We are writing a B2B application that uses OAuth 2.0. Before a token expires we want to refresh it since it is faster to refresh a token, than to request a new one. However, we want to build in some resilience in the system to clock skew, so we want to consider a token expired a few seconds/minutes before it would actually expire.

How many seconds/minutes is it reasonable to expect for two servers, both connected to the internet, in different locations, to differ by?

3 Answers 3


You need to do this based on what you actually see in your system. The two basic approaches are to do it once or to make your code adjust on the fly. The first is obviously a lot easier to do but somewhat less resilient.

Doing it once means logging the time difference for each pair of servers for a while and seeing what you get. This might take a while, since you want to see whether they're re-synchronising to NIST or similar at intervals. But even very early on you should get an idea of whether the time differences are consistent or not. Then hard-code in some reasonable value. The biggest jump is likely to be the correction one, but you may never see that actually happen so you'll be guessing "our site is quiet overnight but the skip sees to happen between 2am and 6am AEST" is likely).

The more resilient but more code version is to do the above but map your actual offset to the most recently observed values. If your timeout is a couple of hours and you see the other system has been drifting a second a month just build that in to your pre-expiry. It only gets complex when you're trying to guess the point at which the other system will jump a couple of seconds back due to a monthly clock correction.

I think the latter is overkill unless you're looking at jumps within a factor of 10 of the total expiry time. At that point you're going to want to throw away 20% of the total time, which is a 25% increase in OAuth traffic. So it might be worthwhile to write more code in an effort to reduce it. But even then, that might not be the biggest bandwidth saving you can get for your programming time.

  • 1
    It's B2B so the real issue is batch jobs where we need to upload a 1,000 records over an hour when the tokens expire after 20 minutes. The phrase 25% increase put it into perspective that 20% seems fine.
    – Sled
    Commented Jun 17, 2014 at 1:27
  • This is why I feel happy I design my own simple authentication protocol in which the token expires because the user asks or because the last request was too long ago. In this case, if 1000 records are done in multiple requests, each of them extends the valid time for the token. Never have to worry about expiration. If done in a single request (?!), the initial validation is valid anyway.
    – InformedA
    Commented Jun 17, 2014 at 5:32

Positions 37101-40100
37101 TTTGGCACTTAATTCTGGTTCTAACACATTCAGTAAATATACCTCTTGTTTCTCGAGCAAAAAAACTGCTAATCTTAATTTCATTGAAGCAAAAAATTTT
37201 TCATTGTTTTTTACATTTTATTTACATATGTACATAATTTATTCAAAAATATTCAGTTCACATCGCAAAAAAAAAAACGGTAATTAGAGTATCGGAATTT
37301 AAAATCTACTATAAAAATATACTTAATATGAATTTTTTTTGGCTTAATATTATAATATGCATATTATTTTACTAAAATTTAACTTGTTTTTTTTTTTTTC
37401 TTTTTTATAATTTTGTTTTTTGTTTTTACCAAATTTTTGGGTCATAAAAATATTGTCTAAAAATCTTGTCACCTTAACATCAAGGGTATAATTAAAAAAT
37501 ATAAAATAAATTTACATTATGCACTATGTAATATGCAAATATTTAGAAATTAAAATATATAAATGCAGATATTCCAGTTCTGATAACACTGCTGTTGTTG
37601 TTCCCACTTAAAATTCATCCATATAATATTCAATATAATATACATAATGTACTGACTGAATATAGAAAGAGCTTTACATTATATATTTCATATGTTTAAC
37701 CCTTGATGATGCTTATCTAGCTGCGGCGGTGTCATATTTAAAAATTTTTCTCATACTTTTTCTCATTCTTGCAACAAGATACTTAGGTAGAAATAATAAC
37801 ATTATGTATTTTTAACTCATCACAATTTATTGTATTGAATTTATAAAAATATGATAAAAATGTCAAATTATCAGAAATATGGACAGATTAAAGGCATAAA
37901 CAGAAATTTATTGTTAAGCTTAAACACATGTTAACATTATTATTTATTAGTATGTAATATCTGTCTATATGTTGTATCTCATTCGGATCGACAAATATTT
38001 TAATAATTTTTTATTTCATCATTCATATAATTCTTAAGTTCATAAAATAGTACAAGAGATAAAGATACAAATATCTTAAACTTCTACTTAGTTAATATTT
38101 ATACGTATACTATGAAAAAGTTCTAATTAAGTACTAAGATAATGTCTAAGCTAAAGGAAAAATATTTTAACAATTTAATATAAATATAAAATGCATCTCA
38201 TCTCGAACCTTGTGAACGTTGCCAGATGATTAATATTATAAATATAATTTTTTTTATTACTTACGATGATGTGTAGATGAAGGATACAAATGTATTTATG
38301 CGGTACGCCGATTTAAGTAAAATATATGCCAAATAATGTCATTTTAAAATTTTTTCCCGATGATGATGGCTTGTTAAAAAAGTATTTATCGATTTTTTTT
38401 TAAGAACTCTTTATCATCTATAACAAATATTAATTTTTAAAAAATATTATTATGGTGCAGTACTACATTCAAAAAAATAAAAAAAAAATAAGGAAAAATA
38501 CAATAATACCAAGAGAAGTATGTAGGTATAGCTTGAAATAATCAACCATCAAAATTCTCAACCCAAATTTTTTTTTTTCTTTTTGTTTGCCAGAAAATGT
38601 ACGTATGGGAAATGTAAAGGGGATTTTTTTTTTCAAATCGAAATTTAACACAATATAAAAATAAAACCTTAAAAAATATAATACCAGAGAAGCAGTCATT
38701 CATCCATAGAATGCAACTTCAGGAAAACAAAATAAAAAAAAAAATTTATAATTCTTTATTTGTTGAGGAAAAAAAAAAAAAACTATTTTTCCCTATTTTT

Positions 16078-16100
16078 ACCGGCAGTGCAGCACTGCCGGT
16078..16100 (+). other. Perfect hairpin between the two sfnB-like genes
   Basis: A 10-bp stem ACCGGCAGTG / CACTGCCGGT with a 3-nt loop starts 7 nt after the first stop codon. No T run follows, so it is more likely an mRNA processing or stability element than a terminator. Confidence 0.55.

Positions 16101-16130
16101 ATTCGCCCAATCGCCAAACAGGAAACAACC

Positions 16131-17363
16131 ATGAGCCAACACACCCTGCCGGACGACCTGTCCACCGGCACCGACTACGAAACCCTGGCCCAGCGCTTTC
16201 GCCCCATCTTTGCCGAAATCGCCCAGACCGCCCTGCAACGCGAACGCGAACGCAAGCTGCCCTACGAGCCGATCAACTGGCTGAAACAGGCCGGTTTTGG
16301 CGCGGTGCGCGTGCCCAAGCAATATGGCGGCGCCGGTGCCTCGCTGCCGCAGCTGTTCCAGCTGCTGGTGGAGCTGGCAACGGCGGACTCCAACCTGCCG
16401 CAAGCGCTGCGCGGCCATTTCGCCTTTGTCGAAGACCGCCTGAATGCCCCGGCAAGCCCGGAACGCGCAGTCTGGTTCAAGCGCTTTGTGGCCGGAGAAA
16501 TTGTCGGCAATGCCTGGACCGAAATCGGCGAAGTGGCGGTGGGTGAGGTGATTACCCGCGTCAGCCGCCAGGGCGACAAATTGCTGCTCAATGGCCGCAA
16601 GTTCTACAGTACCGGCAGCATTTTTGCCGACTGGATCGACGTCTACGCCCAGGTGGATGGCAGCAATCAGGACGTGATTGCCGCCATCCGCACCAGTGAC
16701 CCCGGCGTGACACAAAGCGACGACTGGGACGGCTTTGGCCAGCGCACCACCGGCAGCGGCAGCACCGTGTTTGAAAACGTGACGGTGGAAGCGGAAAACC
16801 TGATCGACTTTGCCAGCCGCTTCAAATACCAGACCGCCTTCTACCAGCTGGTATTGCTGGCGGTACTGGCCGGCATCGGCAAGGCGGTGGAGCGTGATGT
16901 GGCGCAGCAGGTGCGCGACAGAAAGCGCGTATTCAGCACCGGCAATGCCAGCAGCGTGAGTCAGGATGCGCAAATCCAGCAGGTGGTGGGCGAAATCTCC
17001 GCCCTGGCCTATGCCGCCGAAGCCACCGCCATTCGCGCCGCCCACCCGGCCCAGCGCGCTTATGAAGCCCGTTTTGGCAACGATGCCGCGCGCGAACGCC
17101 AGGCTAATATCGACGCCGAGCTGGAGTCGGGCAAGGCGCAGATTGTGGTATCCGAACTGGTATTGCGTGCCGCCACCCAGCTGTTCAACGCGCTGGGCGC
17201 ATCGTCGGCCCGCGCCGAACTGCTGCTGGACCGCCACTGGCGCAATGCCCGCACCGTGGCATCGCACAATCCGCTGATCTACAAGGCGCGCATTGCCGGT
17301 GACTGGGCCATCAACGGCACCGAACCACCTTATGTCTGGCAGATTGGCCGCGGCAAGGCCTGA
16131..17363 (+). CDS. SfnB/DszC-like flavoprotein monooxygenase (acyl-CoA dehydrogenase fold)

If both servers are synchronized to NIST time or something similarly accurate, the difference should be negligible (subject to transmission delays between the two servers; seconds or less).

If the servers are keeping their own time, and are not properly maintained, the difference can be substantial (minutes, or more). Kinda depends on whether the servers have decent operating system software that automatically updates itself to Internet time periodically.

The clocks on every device I own that is connected to the Internet are never more than a tiny fraction of a second off. Even if they only sync once a month, they're not going to drift all that much, and if they take their cue from the mains power (which is kept at a very accurate frequency), they may not drift at all. Good watches based on a quartz crystal drift a few seconds each month. The computers that are five minutes off are the ones that are never updated.

  • 2
    But even if they are synchronized to NIST doesn't it depend on how often they sync? If they do it once a month or so, then you can have a a minute or two non?
    – Sled
    Commented Jun 16, 2014 at 20:53
  • Yeah, I've seen a wacky server where the deviation was nearly an hour per day. This was long ago before internet time sync. Commented Jun 17, 2014 at 5:05

This is how I would probably solve it, if possible:

  • Get the time from the target server (that will validate the token), and compute the difference with the time from the server that issued the token. Set a timer to get the token before it expires according to the time on the target server.

    • Do add a little bit of margin for round trip calls to get a new token as well as for the roundtrip call to check the time.

    • Add some margins for retries in case the server is down. For example, if the token is to be refreshed before 8:22:20, you may want to start at 8.21:20 with the assumption that you can try thrice (in case of network/connectivity failures) with 15 sec interval and still have 15 sec for the roundtrip calls margin. You can increase the margins if your token life is in hours instead of minutes.

    • When the code gets a token, and figures out that it will need to be refreshed too quickly (say below a certain threshold, such as < 50% of token lifetime or 5 mins), it should raise an alert because the servers are getting really out of sync.

    • In the computation, the code should normalize all time to the same time zone, such as UTC, or the code will go all whacky.

    • On some platforms, getting the time of a target server is quite trivial. On others, you may have to expose web methods to do this, but hopefully, that should be fine.

  • Despite having the logic to get refresh token, I think your code should get an access token if the window to get refresh token has passed, but raise an alert so the code can be fixed. If the operation is not time critical, you might want it to fail gracefully if it's not been able to get a refresh token, but it should still raise an alert to fix the code.

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